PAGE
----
It’s been a long time since the first post about our new foster dog. A lot of things that were up in the air have now been ironed out so to speak. We know the breed we’re getting, the delivery date and have even chosen a name according to the police naming convention. We’ve even met mum and the full litter of puppies that were born, what was once something distant is now almost upon us.
Beautiful German Shepherd / Belgian Malinois Puppies
Although UK Police by enlarge still rely on the German Shepherd Alsation for service duties they have also started to introduce and interbreed the similar Belgian Malinois breed. The mum of our pup Queenie is a German Shepherd but dad is a Belgian Malinois. There are lots of similarities in terms of personality but crucially the Malinois has less potential major health issues. They generally have larger litters of pups too so this is a win win for a dog that is ultimately being used as a working dog. To get to the point our new foster pup will be a German Shepherd/Malinois cross. For those that would like to know more about the similarities and differences between the breeds the Pet Breeds website has a great resource. Our pup would basically get the best of both worlds.
Visiting Niagra Police Dog Training School
Part of the puppy fostering process is to get to know your pup prior to taking it home. Also the whole foster care scheme as such is run with the help of lots of volunteers that look after the litters in 3 lots of 4 hour slots on a daily basis. Fitting in a 4 hour slot during the day what with work and schooling is difficult but we’ve tried to chip in with some time here and there. This was also a reality check for what would soon be the norm for our family. Duties basically involve giving mum some attention as well as the pups and keeping their kennel space clean and tidy.
During the first visits it wasn’t possible for our 3 girls to handle the dogs until they were at least 4 weeks old. This was to prevent any kind of infection from passing to the pups during this early period. The kids had to watch what was happening via a security camera, very frustrating especially for Hannah who was the main champion of this entire thing for our family.
4 weeks have quickly passed and all uf us were allowed to meet Queenie the mum and handle the tiny cute pups. The mum is such the most handsome and gentle German Shepherd you’ve ever seen. Unbelievably playful with a little bit of mischief thrown in for good measure. We were all trying to throw a rubber bone for her but half the time she pinched it when you got too close. Saying that my 6 year old daughter seemed to get the seal of approval and Queenie was letting her pick it up no problem. This dog had a great temperament. Queenie had been responsible for 3 litters of pups for South Yorkshire Police and she would soon be going back to her permanent ‘member of the public’ home.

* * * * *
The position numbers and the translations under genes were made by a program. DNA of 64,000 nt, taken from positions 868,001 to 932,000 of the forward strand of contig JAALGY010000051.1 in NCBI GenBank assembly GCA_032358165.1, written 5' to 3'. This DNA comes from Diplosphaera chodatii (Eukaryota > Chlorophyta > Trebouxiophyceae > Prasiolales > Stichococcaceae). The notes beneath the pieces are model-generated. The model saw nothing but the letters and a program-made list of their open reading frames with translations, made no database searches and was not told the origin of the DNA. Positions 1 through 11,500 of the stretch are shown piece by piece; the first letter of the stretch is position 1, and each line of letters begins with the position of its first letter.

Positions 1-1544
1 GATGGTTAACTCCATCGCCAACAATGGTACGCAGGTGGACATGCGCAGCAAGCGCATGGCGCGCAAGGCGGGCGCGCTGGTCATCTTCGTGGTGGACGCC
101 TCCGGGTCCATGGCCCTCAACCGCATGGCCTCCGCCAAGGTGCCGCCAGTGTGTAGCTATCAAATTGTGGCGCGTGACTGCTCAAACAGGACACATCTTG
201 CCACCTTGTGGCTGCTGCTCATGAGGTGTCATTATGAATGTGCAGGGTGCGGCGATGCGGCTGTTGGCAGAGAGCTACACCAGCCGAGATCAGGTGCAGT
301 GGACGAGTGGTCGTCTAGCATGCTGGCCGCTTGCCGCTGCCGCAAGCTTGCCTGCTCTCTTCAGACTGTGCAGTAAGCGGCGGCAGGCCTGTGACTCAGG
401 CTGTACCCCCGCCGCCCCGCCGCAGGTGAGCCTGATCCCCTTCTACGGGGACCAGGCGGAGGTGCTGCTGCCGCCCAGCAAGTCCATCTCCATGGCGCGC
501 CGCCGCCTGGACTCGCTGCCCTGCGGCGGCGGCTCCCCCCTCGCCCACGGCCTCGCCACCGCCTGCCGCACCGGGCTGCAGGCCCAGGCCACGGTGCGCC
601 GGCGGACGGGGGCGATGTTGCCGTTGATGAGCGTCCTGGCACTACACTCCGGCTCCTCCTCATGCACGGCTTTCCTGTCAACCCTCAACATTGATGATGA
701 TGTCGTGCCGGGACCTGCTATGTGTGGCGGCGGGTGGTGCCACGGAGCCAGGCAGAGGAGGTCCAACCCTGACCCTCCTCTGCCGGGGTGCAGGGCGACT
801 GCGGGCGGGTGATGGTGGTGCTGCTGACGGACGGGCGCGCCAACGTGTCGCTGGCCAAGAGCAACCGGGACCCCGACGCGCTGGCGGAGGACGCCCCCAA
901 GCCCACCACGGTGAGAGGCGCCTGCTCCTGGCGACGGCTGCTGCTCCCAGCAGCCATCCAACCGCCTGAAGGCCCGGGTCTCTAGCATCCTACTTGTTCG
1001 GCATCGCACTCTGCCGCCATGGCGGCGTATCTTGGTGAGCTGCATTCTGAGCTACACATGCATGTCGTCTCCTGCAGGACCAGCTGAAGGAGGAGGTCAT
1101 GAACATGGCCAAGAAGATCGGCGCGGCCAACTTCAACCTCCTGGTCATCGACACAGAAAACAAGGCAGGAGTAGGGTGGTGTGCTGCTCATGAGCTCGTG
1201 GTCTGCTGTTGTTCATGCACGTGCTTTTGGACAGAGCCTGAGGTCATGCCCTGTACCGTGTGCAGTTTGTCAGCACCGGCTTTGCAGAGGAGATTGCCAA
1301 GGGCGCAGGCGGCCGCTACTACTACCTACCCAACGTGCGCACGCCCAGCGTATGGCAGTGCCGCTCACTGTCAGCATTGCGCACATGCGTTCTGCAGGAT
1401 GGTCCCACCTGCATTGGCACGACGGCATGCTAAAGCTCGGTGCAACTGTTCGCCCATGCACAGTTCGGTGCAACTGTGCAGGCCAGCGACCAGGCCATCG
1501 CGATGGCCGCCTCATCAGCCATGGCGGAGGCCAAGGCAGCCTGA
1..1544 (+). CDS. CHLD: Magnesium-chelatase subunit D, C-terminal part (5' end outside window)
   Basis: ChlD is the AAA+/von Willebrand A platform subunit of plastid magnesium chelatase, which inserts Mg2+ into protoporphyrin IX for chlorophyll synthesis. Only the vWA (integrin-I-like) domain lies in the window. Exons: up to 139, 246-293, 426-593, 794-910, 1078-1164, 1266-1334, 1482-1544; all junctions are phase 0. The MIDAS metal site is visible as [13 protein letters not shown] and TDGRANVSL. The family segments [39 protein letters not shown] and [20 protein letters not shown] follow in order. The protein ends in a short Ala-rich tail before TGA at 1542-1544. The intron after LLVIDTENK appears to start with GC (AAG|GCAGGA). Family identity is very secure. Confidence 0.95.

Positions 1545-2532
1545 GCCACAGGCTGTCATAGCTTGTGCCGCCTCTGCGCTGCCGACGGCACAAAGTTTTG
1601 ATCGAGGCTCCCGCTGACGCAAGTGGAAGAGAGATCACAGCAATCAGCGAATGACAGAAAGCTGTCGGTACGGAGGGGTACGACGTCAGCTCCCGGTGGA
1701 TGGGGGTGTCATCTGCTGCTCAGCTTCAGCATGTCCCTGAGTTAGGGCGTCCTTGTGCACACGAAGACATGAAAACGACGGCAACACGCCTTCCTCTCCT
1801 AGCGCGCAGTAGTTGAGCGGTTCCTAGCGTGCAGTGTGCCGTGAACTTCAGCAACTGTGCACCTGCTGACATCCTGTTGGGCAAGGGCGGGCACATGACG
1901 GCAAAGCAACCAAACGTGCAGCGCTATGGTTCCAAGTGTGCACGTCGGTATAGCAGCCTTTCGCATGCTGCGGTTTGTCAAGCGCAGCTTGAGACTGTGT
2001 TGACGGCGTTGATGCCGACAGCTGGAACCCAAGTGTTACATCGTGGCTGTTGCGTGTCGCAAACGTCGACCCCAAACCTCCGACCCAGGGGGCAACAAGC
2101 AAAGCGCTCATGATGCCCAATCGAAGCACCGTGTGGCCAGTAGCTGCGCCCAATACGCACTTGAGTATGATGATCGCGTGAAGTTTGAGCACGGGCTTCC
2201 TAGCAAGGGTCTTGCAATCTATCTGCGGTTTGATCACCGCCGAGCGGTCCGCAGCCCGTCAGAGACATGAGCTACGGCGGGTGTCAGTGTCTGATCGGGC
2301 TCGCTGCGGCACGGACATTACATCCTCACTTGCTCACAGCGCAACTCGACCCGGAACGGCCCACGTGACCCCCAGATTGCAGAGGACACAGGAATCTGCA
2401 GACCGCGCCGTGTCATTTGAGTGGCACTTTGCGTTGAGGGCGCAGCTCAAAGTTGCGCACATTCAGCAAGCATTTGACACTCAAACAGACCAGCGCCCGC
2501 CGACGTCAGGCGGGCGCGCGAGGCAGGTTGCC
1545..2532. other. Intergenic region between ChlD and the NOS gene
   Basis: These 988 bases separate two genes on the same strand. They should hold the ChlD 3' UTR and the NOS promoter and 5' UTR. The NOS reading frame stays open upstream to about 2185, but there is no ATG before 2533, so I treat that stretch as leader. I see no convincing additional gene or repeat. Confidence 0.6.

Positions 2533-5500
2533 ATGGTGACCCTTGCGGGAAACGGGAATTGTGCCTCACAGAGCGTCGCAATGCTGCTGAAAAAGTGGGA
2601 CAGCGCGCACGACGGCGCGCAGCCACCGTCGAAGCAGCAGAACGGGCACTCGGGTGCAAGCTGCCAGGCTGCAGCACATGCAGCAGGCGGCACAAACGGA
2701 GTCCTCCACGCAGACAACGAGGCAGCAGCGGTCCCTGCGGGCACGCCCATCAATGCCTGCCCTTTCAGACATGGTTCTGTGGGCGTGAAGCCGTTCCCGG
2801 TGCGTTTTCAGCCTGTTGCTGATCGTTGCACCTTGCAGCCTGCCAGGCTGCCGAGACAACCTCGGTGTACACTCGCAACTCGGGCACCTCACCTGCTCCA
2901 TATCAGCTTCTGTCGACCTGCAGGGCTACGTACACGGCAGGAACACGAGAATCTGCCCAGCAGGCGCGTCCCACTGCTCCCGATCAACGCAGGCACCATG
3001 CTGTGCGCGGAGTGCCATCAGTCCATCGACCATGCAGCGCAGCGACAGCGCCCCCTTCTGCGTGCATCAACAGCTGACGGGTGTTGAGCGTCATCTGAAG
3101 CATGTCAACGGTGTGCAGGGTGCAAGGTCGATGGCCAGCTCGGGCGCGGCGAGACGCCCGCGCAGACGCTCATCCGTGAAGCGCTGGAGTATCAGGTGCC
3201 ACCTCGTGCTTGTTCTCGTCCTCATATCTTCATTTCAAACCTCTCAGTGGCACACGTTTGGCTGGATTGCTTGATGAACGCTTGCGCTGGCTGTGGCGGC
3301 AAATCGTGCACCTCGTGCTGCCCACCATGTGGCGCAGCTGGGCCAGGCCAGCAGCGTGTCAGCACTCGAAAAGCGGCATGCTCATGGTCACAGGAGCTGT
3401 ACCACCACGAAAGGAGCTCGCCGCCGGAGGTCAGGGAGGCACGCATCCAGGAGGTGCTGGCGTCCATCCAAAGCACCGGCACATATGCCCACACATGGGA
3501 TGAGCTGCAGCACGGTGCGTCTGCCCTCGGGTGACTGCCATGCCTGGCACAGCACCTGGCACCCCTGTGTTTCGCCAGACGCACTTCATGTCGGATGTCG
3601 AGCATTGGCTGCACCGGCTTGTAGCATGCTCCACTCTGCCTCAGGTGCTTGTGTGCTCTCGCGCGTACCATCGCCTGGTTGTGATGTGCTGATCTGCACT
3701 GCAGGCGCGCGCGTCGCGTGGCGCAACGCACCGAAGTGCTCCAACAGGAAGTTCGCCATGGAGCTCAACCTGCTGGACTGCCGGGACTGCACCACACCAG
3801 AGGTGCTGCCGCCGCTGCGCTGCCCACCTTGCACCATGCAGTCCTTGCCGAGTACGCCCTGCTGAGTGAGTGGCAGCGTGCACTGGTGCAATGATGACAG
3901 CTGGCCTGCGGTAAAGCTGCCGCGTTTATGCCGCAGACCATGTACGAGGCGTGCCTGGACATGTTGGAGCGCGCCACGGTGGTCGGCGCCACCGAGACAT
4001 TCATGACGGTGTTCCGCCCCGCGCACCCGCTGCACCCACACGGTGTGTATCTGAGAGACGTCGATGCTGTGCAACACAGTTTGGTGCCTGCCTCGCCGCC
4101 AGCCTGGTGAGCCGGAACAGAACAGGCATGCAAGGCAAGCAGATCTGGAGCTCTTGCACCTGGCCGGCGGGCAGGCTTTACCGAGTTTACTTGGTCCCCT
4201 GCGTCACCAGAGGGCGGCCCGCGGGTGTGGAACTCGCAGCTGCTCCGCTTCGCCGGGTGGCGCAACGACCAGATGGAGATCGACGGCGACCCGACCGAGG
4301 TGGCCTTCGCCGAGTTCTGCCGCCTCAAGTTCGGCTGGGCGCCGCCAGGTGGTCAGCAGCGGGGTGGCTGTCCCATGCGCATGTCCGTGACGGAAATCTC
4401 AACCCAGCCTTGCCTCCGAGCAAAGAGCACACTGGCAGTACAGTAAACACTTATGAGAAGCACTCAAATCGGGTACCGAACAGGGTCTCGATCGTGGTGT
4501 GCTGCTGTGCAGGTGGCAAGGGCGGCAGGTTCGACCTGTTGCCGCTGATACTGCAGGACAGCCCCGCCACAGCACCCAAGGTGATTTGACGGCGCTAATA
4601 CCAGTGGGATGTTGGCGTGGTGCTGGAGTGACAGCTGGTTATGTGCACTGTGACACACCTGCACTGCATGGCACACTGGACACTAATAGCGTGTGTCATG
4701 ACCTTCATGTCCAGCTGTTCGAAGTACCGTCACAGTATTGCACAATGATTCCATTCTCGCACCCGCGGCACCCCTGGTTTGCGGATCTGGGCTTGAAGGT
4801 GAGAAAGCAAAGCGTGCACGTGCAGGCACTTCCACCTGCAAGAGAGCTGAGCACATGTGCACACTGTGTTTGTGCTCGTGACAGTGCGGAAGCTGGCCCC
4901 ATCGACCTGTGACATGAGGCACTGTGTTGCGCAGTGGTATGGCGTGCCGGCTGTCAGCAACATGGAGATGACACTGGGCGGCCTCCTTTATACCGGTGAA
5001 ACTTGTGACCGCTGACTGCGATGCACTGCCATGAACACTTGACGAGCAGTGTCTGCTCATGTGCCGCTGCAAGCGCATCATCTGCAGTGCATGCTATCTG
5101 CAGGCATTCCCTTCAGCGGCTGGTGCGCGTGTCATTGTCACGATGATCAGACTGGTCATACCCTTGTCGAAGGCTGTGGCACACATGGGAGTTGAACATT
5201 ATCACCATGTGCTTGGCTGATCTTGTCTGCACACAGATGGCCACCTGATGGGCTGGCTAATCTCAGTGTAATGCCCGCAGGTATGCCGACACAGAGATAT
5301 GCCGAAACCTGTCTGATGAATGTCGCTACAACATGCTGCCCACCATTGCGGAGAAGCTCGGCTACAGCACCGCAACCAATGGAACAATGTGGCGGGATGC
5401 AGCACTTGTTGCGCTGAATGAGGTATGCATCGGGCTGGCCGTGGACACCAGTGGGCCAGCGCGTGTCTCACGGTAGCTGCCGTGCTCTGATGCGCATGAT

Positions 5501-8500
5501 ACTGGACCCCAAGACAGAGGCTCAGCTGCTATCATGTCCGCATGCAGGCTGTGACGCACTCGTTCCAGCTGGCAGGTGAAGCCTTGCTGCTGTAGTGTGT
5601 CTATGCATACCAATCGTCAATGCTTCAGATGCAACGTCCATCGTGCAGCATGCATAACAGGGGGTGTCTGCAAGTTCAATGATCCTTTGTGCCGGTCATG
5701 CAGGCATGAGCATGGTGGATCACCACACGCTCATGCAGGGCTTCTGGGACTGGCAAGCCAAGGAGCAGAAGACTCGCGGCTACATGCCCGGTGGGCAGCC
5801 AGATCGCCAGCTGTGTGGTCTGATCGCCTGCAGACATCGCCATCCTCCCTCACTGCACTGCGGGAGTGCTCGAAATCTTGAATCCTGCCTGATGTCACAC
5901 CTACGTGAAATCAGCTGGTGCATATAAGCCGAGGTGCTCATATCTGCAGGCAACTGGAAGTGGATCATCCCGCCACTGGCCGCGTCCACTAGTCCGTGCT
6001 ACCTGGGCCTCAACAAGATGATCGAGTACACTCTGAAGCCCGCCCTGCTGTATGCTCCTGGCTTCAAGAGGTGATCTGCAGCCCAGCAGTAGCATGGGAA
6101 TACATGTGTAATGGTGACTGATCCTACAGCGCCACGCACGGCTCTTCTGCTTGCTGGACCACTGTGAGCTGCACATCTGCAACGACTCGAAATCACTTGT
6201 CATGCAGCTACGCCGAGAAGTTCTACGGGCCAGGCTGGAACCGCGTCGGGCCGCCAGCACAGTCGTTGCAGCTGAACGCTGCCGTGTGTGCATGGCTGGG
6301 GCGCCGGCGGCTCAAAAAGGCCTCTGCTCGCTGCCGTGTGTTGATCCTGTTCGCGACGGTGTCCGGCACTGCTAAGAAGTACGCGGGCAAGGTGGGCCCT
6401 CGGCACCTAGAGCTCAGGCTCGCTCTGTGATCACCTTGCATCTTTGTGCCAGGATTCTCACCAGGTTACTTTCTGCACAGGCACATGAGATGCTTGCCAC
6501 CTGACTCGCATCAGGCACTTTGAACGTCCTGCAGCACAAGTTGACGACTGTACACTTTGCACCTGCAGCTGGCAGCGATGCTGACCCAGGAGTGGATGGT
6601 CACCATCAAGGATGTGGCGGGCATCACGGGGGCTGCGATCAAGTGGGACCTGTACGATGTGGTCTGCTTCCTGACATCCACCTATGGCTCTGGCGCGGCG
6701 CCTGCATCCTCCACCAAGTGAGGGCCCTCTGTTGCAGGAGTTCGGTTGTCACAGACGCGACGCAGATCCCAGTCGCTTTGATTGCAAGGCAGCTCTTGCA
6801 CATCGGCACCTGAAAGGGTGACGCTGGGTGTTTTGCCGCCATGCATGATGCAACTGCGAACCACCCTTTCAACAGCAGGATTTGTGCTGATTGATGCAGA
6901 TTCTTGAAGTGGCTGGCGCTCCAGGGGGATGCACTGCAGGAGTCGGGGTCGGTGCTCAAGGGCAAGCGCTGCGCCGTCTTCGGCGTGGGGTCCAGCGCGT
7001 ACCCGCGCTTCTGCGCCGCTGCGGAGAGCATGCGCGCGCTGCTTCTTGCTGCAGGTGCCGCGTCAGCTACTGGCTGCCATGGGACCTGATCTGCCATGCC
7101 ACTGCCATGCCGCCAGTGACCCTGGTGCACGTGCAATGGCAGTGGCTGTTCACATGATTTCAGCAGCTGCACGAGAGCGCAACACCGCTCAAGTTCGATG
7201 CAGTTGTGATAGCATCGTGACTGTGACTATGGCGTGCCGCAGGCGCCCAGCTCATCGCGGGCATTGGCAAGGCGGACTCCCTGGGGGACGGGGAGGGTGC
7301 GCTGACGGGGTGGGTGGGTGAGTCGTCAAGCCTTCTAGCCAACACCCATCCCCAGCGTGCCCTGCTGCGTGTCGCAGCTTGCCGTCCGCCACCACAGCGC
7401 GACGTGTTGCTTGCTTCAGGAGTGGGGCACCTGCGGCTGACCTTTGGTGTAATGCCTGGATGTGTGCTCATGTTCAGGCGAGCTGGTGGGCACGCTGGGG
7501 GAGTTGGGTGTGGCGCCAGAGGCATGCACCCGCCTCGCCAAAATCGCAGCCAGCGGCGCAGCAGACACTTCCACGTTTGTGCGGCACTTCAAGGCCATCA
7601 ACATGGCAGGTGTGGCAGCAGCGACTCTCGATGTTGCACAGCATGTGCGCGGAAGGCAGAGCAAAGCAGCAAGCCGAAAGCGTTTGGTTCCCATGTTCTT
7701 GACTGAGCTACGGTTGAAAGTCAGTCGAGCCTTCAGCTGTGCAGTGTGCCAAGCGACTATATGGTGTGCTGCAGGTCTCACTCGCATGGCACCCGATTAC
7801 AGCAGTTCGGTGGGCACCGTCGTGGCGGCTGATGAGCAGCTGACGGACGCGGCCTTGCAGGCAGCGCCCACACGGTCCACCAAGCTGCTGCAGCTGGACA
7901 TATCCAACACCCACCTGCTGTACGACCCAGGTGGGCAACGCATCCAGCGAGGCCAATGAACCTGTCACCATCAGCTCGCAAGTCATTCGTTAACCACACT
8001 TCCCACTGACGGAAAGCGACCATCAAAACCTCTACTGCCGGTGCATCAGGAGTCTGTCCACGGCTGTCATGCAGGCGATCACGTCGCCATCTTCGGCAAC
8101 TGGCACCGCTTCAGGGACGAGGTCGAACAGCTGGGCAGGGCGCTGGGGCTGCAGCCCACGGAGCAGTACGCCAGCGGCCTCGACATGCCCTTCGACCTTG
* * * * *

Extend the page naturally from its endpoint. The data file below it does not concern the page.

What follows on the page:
A lot of the time during visits the pups were busy sleeping and growing. The rule was while they were sleeping they were left alone to get on with it. Still there’s nothing quite as cute as watching a litter of 8 puppies sprawled out and intertwined with eachother making all manner of cute noises. A paw here a little nip there a constant process of waking up, moving slightly then drifting off again. We were constantly waiting for one or two of them to wake up and play and when they did they didn’t dissapoint, scamping around and interacting with each other.
They still have to be handled with surgical gloves on until they’re a little older. Even at a few weeks old these were some chunky little pups with paws and claws to match. Little sharp baby teeth being used to feel everything. They all have different colour collars to identify them and despite having a favourite all the pups are gorgeous, playful and inquisitive. The smell of them reminds me of when our black labrador gave birth to 3 or 4 litters whilst I was growing up. The delight in my 3 girls faces was plain to see.
A Name Begining With ‘Q’
You may recall that this litter of pups had to be given names begining with ‘Q’. Not the easiest of letters to choose from by any means. After much debate we needed to let the force know what name we were going with. This name would then be allocated to a pup. We were told ours would be a boy dog so that helped to narrow things down. We had a short list of Quiz, Quin and Qwerty. Knowing that short names were preffered and based on a majority vote we decided on Quin, or the mighty Quin as the song goes.
At 5 weeks old while visiting the pups there was no real indication of which would become ours. Only the sex narrowed down our potential pup to 4. They’re all as cute as can be but our girls clearly had their favourites, particularly the dark one with the orange collar. We would see but I can’t imagine there being any dissapointment come the time to take pup home. Afterall this is as much as I’ve seen our teenage daughter smile in while.
Count Down To Taking Home Our Puppy
As I’m sure many of you will know teenagers are glued to their mobile phones. Anything that gets them away from a screen and out in the frsh air is a good thing. Still we had to laugh at Hannah who’d put a count down timer on her phone for the day we would be picking up the pup. We’ve had regular updates, sometime on an hourly basis…We will be picking up a dog crate, toys and the pup on November the 4th at 11.00am, at the time of writing, I’m told, this is 16 days, 16 hours and 25mins and 4 seconds…you get the idea.
Furthermore Hannah also advised that she would be training the puppy to be as daft as possible. The theory being that the Police wouldn’t then want it and we could then keep it forever. Nice idea but I suspect there will be tears ahead come the time we have to give the puppy back. For now we all look foward to November 4th and picking up our little bundle of puppy joy.